Derek McGrath will now aim to prove that Waterford can be a championship force Cathal Noonan/INPHO

Can Waterford's hurlers carry League form into the championship summer?

Derek McGrath’s charges will meet Cork again in the Munster SHC next month

MUCH OF THE post-match reaction from Sunday’s Allianz Hurling League Division 1 final centred on the key themes of redemption and vindication.

Redemption for Waterford following last year’s relegation from Division 1A and vindication for manager Derek McGrath’s decision to dispense with some experienced players at the conclusion of a disappointing 2014 campaign.

‘Stick’ and ‘criticism’ were other words used by players and management alike as they reflected upon a turbulent journey which ended with a trek up the steps of the New Stand in Thurles to collect silverware.

Last year might not have panned out in the way McGrath, his players and Waterford supporters would have liked.

He came into the job following the controversial ousting of Michael Ryan by player power.

Michael Ryan Michael Ryan was ousted by player power in Waterford Lorraine O'Sullivan / INPHO Lorraine O'Sullivan / INPHO / INPHO

Ryan is an immensely likeable man with a deep knowledge of the game but Waterford’s players felt that he wasn’t the man to take them forward.

County board officials turned to McGrath and that stance has been vindicated.

But it should come as no surprise to those who have followed the fortunes of Waterford underage hurling in recent seasons to see success come the county’s way.

When De La Salle college contested the 2007 Croke Cup final, Stephen O’Keeffe, Noel Connors, Philip Mahony and Steven Daniels were key members of the winning team managed by McGrath.

O’Keeffe, Connors and Mahony played starring roles at Semple Stadium last Sunday and when DLS retained their Harty and All-Ireland titles in 2008, O’Keeffe was still between the sticks, with Barry Coughlan at full-back.

Connors was stationed on the wing with Mahony anchoring the centre back position. Further forward, Mahony’s brother Pauric played an influential role and Jake Dillon also operated in attack.

Pauric Mahony Pauric Mahony shot the lights out for champions Waterford in this year's Allianz League campaign Morgan Treacy / INPHO Morgan Treacy / INPHO / INPHO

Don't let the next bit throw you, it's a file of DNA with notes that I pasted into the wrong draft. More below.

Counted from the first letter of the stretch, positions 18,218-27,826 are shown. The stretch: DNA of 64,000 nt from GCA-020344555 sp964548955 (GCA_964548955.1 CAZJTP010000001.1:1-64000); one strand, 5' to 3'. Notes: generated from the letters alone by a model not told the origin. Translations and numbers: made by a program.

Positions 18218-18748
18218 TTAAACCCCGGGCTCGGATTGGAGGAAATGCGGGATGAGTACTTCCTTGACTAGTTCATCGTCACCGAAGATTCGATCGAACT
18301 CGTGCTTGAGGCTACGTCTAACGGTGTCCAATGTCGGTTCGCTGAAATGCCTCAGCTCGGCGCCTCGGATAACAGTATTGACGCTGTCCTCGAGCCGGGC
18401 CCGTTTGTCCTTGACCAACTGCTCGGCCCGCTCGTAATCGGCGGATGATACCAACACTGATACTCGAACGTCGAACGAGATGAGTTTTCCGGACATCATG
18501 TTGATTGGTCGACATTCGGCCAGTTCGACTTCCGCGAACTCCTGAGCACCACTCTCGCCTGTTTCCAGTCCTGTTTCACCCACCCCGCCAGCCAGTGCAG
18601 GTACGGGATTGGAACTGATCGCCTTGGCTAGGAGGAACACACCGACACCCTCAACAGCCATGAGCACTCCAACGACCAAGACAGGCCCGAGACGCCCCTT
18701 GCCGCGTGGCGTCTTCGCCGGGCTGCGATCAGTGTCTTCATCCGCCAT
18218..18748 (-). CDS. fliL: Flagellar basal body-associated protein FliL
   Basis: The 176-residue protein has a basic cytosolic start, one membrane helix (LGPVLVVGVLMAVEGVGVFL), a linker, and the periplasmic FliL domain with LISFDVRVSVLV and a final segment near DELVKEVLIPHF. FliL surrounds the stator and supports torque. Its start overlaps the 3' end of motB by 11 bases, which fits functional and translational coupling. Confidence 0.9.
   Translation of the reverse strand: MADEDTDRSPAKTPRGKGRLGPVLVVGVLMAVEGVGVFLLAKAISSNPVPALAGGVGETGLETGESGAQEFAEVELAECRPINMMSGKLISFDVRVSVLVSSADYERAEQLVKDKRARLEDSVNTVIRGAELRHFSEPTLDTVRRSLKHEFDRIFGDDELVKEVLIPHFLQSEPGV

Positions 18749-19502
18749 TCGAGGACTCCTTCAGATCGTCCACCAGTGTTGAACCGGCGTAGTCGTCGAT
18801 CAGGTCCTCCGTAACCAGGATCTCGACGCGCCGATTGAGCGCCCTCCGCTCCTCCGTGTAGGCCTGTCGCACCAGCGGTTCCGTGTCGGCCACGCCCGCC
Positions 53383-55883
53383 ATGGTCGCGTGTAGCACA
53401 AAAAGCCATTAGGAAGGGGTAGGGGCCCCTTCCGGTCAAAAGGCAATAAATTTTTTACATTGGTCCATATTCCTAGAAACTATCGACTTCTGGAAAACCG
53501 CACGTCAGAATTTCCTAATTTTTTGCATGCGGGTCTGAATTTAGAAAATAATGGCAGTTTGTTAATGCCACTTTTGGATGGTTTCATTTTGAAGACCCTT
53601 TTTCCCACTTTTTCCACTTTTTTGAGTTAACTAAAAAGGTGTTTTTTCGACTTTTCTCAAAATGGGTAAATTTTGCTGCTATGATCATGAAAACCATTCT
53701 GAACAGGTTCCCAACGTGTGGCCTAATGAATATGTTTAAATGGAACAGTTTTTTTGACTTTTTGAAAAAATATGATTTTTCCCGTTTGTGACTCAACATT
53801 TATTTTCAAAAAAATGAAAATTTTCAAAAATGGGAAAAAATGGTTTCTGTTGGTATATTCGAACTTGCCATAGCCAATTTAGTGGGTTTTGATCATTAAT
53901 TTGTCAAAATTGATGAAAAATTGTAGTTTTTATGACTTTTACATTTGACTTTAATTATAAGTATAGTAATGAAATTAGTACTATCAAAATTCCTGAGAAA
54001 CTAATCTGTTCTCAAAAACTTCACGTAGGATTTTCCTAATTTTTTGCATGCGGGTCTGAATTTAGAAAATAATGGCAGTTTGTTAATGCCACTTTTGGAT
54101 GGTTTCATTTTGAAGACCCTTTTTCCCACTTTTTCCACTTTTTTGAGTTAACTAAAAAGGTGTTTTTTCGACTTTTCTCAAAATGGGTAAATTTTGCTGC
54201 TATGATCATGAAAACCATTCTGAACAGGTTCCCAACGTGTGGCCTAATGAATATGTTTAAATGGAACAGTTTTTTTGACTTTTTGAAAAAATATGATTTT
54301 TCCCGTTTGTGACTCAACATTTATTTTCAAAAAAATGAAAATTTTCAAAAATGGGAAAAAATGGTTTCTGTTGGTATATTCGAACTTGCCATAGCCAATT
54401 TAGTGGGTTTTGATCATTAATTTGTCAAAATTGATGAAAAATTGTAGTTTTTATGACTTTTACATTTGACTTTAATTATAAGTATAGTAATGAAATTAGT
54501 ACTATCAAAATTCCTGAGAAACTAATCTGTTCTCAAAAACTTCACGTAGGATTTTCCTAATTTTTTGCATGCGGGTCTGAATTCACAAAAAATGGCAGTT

Fast forward over seven years and the bond between manager and players remains strong. Six of that starting 15 from 2008 lined out against Cork on Sunday with two more, Eddie Barrett and Daniels, on the bench.

Familiarity, in this case, breeds affection and respect. McGrath places his faith in tried and trusted soldiers and they reciprocate.

One swallow doesn’t make a summer, of course, and Waterford still have a road to travel under McGrath.

They lost by 14 points against Cork in last year’s Munster quarter-final replay before bowing out of the All-Ireland series against Wexford at Nowlan Park.

But Waterford’s stock is so high right now that Ger Loughnane tipped them as dark horses for the Liam MacCarthy Cup on RTÉ’s League Sunday, with the dust barely settled on the Cork win.

They’ve been unfairly labelled as the Donegal of hurling in quarters but that tag does Waterford a huge disservice.

Ger Loughnane Ger Loughnane has tipped Waterford to emerge as championship dark horses James Crombie / INPHO James Crombie / INPHO / INPHO

Sure, they’ve leaked just five goals in eight League outings this year and place a heavy emphasis on defensive solidity.

But Pauric Mahony finished as joint leading scorer for the campaign alongside Cork’s Patrick Horgan as Waterford hit 11-176 in total, averaging out at just over 26 points per game. They can hardly be accused of being shot-shy in front of the posts.

McGrath may still be a fledgling intercounty manager in many respects but with a vast amount of playing and coaching experience to call upon, he knows only too well that League success will only carry him so far in the minds of a demanding Waterford public.

And that’s why Waterford simply must follow up this psychological blow delivered on Cork with a knockout championship punch next month.

McGrath, with an astute tactical mind, knows too that Cork will launch an in-depth investigation of how he sets his team up and will surely be prepared to counteract that when the sides meet in Thurles again on June 7.

And so while, for now, Waterford will feast on a third League title, and rightly so, Derek McGrath and his players realise that the hard work has only just begun.

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